• Shredded Paper—easy to change
  • Aspen—clean smell, can be messy
  • Tip: Never buy cedar or pine bedding for your rat. Phenols in these wood chip choices affect the liver in rats and other small rodents.


Your rex rats will absolutely love having activities around their cage to keep their attention. They love playing with each other and new, fun objects. Rats love spending time nestled together, too.

Some terrific selections for your rex rats include:
  • Huts or houses
  • Hammocks
  • Tunnels
  • Ladders
  • Dangling toys
  • Treat balls

Outside of the cage, you can buy them exciting floor toys to make exploring fun.

  • Tip: Plastic mouse balls are too small for rats. You can possibly find a ball in a bigger size, but traditionally—they can’t move in an enclosed ball very naturally, which can stress out your rat.
Purebred decorative Dumbo Rex baby rat_AveCamera_shutterstock
Image Credit: AveCamera, Shutterstock

Do Rex Rats Get Along With Other Pets?

It may surprise you to know that rats get along amazingly well with other pets. Now, of course, there are some concerns when you mix different species—so always err on the side of caution. You should always supervise any interactions between rats and other species.

Rats can make friends with the household cat or dog, but that doesn’t mean you should trust the situation. One wrong move and things could go very wrong. Rats are very small in comparison. And no matter how curious they are, they couldn’t defend themselves against much bigger animals.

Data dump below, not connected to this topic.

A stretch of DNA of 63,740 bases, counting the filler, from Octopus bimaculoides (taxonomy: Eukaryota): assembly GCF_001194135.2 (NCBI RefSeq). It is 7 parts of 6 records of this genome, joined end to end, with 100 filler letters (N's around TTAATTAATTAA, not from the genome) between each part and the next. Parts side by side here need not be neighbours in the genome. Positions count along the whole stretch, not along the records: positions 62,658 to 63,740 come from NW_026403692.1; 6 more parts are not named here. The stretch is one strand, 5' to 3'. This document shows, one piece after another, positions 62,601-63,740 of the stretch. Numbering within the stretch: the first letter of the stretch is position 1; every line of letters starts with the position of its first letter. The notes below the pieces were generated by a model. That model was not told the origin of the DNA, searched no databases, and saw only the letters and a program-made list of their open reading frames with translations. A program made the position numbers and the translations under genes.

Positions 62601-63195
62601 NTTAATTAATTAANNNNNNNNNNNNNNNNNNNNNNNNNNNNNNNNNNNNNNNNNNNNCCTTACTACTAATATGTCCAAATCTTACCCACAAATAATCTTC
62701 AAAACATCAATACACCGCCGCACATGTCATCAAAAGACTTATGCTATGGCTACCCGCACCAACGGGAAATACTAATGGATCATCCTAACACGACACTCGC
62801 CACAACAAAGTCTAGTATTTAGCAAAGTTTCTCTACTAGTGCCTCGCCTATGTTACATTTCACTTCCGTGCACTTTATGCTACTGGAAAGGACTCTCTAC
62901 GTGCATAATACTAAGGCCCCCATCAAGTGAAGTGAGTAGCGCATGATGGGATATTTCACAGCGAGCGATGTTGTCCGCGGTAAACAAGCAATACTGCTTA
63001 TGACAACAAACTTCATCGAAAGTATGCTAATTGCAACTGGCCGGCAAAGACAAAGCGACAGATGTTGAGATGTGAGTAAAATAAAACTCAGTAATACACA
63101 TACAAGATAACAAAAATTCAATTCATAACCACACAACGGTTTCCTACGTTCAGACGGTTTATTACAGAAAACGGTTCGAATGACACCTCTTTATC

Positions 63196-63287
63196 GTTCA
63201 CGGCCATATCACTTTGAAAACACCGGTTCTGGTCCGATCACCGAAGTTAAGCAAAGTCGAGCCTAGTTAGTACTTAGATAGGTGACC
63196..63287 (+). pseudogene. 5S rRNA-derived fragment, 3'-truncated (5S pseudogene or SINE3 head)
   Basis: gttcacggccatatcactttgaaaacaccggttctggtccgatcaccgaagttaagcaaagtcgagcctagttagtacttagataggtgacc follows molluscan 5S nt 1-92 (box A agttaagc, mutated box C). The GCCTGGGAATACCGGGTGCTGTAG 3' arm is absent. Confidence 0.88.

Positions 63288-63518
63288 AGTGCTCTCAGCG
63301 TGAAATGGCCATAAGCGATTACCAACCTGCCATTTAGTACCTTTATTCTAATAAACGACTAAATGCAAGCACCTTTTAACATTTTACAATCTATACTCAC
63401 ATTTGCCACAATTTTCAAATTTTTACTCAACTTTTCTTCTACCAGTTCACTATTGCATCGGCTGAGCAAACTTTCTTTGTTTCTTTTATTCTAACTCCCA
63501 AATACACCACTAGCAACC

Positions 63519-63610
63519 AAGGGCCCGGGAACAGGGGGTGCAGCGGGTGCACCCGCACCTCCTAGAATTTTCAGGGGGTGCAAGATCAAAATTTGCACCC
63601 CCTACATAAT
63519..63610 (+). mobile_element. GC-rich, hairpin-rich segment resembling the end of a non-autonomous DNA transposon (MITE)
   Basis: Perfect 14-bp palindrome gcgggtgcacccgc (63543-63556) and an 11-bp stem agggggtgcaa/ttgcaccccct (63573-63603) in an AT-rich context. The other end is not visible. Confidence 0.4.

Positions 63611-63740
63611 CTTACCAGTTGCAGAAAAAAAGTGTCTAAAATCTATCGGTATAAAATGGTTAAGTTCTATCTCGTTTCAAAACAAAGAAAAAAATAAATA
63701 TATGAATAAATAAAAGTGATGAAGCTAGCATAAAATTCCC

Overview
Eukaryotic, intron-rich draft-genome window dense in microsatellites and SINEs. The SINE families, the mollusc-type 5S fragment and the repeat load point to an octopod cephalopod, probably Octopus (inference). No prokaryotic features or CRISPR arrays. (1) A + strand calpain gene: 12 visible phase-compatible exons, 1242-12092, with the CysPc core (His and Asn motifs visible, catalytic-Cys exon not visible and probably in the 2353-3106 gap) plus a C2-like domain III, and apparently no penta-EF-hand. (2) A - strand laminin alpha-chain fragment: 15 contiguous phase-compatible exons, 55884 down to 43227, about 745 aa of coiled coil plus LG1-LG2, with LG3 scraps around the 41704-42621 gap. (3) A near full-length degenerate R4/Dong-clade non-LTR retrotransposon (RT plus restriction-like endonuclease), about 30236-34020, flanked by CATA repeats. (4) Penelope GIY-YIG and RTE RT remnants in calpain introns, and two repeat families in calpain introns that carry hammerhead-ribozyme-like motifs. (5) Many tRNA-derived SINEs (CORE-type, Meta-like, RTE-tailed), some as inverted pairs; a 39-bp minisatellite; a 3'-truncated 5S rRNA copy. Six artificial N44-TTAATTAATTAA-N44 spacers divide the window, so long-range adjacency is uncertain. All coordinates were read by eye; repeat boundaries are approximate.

But when it comes to rats being the bigger guy in the brawl, they might try to bully other rodents. They do have a prey drive, too. So, they wouldn’t be compatible with mice, gerbils, or hamsters. Never buy a rat to keep in a cage with another species—that’s a recipe for fighting and worse.

It’s completely necessary to own more than one rat at a time. You should have a pair at the very least, but they can thrive in larger communities. These creatures are highly social, loving, and caring for their cage mates.

Solitary rats can get very lonely and depressed. Even if you think that your attention is enough to keep your rat company, they truly need their own kind, too. Don’t wait to introduce an adult rat to a baby rat, since they can seriously injure the younger rat.

If you can buy a bonded pair, this is the ticket. If you buy separately, introduce slowly.


What to Feed Your Rex Rats

Rex rats are omnivores, so they eat both plants and meat. Thankfully, there are premade well-balanced diet cubes in all main pet stores and online. These cubes contain all of the vital nutrients your rat needs to stay healthy.

Most commercial food covers nutritional basics but adding in fresh food is even better.

Some favorites are:
  • Fruit—apples, bananas, cherries, berries, strawberries, melon
  • Vegetables—peas, carrots, green beans, leafy lettuce, kale, broccoli
  • Meat—lean chicken, liver
  • Grain—whole wheat bread, whole-wheat  pasta, brown rice, bran
  • Beans—soy, kidney, garbanzo, black